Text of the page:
On the whole we’ve been fortunate in the West in having States which have tended to look upon the Christian faith with favour. This is not because those who led those States were Christians (although until recently most were), but because they’ve found the faith useful. Constantine set the example, others followed. Those, such as my own ancestors, who rejected the Church favoured by the State found out the hard way what the Church was for in the eyes of the State. There’s no doubt a lesson in the fact that a country such as the USA, with no Established Church, is more Christian than one like the UK which does; put not your trust in princes.

There’s a price to be paid for this. When folk go on about same-sex marriage, for example, as though the State were under some obligation to abide by Christian teaching, the reality of the situation is revealed. The State is under no obligation even to tolerate our views.If we are not tolerant of the views of others, some might ask why the State should tolerate us. My own line is simple. The State will do as it wants provided it has support from the legislature. It is our democratic right to protest and to put forward our views, but if we throw hissy-fits because the State is not on our side, we should grow up. God’s Kingdom is not of this world. This world hated Jesus and if we’re faithful, it hates us.

In the last UK General Election, both the C of E and the RCC gave the impression that unless one voted for a left-wing party, one lacked compassion and care for the poor. I daresay they’d deny it, but that was what most folk took away from it. I suppose Bishops are cut from the same cloth as left-wing politicians and can’t see the bias in our media and culture, bit they ought not to suppose others share that myopia.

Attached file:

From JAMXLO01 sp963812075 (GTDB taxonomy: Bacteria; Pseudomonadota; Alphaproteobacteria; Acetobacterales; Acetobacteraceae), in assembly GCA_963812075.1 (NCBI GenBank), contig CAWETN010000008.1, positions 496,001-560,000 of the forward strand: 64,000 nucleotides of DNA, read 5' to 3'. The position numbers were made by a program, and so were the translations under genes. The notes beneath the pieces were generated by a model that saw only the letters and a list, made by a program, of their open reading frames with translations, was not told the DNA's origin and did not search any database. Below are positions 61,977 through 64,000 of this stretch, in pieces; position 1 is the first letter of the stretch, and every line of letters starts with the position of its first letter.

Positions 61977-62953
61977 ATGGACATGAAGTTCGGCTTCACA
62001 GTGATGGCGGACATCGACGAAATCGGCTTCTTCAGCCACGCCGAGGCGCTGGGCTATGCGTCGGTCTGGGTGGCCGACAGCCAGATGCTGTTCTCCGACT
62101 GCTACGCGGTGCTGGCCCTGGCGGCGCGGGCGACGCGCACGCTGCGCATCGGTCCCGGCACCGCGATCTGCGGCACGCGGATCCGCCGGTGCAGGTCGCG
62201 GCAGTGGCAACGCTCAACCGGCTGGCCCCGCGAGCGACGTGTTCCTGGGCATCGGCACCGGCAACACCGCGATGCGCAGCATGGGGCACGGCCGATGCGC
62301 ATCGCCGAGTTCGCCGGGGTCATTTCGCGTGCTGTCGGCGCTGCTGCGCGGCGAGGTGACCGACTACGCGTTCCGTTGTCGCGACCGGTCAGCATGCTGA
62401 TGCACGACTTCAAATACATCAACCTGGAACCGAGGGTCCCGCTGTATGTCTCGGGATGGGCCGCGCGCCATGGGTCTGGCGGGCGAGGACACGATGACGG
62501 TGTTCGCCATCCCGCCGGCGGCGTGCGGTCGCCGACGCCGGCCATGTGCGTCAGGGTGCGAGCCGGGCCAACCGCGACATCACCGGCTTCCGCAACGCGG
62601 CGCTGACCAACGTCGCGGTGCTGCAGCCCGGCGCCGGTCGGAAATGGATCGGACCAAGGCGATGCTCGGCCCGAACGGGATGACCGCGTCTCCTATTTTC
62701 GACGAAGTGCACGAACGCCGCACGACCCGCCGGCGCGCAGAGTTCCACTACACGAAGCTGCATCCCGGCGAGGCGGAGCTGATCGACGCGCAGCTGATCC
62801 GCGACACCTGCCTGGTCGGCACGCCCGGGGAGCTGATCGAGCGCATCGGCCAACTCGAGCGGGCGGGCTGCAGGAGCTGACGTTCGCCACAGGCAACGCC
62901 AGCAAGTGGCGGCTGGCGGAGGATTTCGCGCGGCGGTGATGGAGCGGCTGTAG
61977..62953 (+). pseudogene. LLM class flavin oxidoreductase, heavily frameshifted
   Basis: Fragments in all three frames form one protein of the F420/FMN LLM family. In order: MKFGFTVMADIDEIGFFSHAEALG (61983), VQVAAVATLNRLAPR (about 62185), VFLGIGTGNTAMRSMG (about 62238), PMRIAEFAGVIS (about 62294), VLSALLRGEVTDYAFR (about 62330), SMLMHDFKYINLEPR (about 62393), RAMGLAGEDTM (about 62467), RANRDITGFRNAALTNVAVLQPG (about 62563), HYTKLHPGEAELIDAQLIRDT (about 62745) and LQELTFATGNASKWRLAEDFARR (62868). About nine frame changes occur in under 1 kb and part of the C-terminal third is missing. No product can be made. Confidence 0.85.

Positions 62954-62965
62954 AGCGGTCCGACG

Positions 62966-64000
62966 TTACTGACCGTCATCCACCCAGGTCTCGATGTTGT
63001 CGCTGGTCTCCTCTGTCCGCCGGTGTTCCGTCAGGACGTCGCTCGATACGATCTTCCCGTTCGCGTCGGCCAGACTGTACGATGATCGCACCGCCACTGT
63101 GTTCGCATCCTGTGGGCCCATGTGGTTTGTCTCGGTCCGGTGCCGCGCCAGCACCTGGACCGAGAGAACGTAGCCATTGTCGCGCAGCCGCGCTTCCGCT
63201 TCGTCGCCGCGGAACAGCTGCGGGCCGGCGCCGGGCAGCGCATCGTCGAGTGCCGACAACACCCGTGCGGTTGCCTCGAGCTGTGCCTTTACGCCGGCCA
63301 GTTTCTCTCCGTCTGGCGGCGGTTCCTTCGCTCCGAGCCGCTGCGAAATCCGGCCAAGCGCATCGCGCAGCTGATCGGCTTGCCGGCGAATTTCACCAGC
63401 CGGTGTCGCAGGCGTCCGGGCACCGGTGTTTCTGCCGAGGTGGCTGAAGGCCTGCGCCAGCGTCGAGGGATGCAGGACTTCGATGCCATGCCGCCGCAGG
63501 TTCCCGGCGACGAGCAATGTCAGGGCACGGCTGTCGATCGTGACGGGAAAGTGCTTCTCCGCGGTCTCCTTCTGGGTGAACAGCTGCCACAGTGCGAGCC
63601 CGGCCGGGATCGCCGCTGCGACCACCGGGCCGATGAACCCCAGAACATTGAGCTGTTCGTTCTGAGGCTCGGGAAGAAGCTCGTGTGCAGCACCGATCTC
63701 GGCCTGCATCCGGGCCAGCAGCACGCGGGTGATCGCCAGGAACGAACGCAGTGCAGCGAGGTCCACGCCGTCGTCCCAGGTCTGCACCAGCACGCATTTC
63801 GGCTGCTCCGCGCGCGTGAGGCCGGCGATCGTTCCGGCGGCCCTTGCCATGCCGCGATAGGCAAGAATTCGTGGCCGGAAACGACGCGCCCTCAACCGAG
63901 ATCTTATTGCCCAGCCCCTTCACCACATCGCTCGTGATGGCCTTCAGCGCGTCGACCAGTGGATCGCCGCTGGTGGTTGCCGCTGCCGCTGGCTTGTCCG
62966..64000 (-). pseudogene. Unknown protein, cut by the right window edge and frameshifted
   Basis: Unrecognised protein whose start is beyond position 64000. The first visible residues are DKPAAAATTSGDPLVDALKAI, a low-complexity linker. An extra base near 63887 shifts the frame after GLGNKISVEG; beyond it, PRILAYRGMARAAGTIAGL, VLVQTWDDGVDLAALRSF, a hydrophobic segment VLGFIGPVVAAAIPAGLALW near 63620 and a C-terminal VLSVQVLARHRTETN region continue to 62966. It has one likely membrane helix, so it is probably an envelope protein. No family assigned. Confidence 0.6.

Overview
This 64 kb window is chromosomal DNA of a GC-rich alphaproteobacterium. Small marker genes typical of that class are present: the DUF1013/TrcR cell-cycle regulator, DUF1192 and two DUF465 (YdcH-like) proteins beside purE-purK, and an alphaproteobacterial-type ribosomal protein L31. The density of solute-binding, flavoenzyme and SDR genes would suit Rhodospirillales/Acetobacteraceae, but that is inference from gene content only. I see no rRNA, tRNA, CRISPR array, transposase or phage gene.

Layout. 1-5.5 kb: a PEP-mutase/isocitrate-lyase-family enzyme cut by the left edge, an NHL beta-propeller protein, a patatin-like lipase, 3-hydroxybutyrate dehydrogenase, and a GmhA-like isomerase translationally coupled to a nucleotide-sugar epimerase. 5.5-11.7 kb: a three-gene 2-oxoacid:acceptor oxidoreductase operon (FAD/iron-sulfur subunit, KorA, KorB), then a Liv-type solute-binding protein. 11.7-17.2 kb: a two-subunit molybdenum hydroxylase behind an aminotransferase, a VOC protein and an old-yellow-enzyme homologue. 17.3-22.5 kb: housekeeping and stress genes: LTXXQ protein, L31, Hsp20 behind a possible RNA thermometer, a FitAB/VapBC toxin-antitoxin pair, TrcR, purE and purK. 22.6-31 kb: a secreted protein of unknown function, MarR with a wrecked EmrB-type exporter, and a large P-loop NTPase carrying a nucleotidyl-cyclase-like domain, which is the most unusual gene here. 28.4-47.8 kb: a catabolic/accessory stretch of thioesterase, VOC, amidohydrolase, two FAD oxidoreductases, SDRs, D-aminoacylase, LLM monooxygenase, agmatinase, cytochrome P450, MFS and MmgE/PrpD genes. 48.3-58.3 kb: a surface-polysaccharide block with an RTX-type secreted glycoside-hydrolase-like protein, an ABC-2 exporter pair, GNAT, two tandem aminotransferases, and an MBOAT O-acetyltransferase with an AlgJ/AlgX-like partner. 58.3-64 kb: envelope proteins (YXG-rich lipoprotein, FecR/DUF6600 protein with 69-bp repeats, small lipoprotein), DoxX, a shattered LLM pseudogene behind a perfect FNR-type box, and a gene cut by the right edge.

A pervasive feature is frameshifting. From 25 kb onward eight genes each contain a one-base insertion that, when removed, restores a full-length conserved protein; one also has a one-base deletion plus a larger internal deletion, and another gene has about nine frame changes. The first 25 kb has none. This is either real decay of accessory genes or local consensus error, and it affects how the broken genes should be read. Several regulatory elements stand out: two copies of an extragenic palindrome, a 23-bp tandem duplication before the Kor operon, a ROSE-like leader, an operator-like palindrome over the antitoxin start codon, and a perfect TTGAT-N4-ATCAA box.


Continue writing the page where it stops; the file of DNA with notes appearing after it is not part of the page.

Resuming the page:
Jesus was not a revolutionary zealot calling for the overthrow of the Roman Empire and national self-determination for Judea with human rights for all and a national minimum wage with good health care benefits. He was the Son of God calling for a radical change in our hearts and minds. He called us from the selfishness of our fallen nature to the generosity of recognising all are children of God. No one political system can say it is Christian – though it would be good for us all if some tried harder.

For an Evangelical Christian such as myself for whom matters such as abortion and the sanctity of marriage and family life loom large, it was hard to find anyone for whom one could vote in good conscience. I did my best and voted, because I think I ought to – my ancestors fought for that right. But I’m under no illusion that this, or any other political party, represents Christ. We shouldn’t be hasty in presuming those who don’t share our political preference lack a heart. We should ensure that as followers of Christ, we provide an example of how Christians live in this world.